The General Pharmaceutical Council (GPhC) has proposed raising its fees for pharmacists and pharmacy technicians by 7.5% from April 2024, and has invited feedback via an online consultation survey.
The increases would affect fees for the 2024 registration assessment – for which bookings open in February 2024 – as well as registration renewal fees from April 2024.
Fees have been frozen for the last two years in 2022 and 2023. But under the new GPhC proposals, the pharmacist renewal fee would increase by £19, from £257 to £276. Meanwhile, the pharmacy technician renewal fee would increase by £9, from £121 to £130.
Feedback on potential impact
The consultation, which will run until Tuesday 8 August 2023, asks for feedback on the approach to increasing fees equally across all registrant groups, as well as the impact of the proposal on pharmacy staff, pharmacy owners, foundation trainee pharmacists, patients and members of the public, and on groups or individuals sharing protected characteristics.
GPhC chief executive, Duncan Rudkin, said that over last few years the GPhC had been able to avoid raising many of its fees ‘by improving our efficiency and by using our financial reserves to cover any gap between our income and our outgoings’.
But he added: ‘While we are continuing to look for ways to make savings, we now have to consider increasing fees.’
The GPhC ‘appreciates the cost of living is affecting everyone’, he said, but added that the organisation had also experienced an increase in operational costs driven by higher rates of inflation, increasing utility bills and supplier costs.
‘We are proposing a below inflation increase, deferred to 2024, and hope that by proposing this change well in advance we can help those who need to pay fees plan accordingly,’ said Mr Rudkin.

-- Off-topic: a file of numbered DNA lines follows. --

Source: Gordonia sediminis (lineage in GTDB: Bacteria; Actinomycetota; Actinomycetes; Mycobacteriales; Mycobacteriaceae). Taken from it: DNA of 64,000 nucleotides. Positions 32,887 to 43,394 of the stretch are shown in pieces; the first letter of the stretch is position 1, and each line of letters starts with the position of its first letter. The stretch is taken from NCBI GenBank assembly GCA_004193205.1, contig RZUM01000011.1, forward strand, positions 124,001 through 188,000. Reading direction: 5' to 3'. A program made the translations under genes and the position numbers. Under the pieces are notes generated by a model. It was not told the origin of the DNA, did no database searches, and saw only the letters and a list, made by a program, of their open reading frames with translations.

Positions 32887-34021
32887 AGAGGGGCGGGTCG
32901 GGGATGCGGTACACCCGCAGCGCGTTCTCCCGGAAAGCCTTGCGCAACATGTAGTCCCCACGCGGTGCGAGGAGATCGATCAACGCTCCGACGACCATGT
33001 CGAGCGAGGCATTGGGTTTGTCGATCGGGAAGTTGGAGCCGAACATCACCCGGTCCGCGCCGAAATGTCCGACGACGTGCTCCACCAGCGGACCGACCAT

In addition to covering increased costs, GPhC said that the fee increase was needed ‘to make sure we are in a financially stable and sustainable position’ to respond to developments within the pharmacy sector that would require a regulatory response, including:
- The growth of online pharmacies and services
- More clinical services delivered in pharmacies and by pharmacy professionals
- New technologies and scientific advances
- Patient expectations of ‘person-centred’ care
- More integration of health and social care, leading to pharmacy professionals working in a wider variety of settings
The GPhC said that this would mean ‘significant changes in the scope and complexity’ of its work, such as being able to adapt quickly, use intelligence more, and ‘be anticipatory’ in its approach to regulation.
What about multi-year fee cycles?
The GPhC had previously floated the idea of introducing a multi-year fee cycle, which would involve setting fees over a longer period of time, allowing the organisation and its registrants to plan ahead and spread costs.
But in its consultation documents, the GPhC said ‘now is not the right time to adopt a multi-year approach’, putting this down to a considerable change in the economic conditions since the proposal was originally made.
However, the organisation said that it still believes that that a multi-year fee cycle approach ‘remains the right course of action to take in the longer term’ and would continue to explore the option in future fee reviews.
What about international applicants?
Under the 2015 rules, the GPhC charged applicants from the EEA and Switzerland a ‘scrutiny fee’ to cover the cost of recognising their qualification as equivalent to the UK qualification.
But the GPhC stopped charging this fee following the UK’s exit from the EU, and the new fee proposals do not currently include a ‘scrutiny fee’.
Instead, the GPhC anticipates that the government will introduce a new framework for the recognition of professional qualifications from the EEA and Switzerland later this year, and will propose amendments to its new Rules to reintroduce scrutiny fees ‘where appropriate’.
What about fees for accredited training?
The GPhC also said that it would aim to increase costs to training providers, to cover the cost of accrediting training courses and qualifications.
A version of this story was originally published by our sister publication The Pharmacist.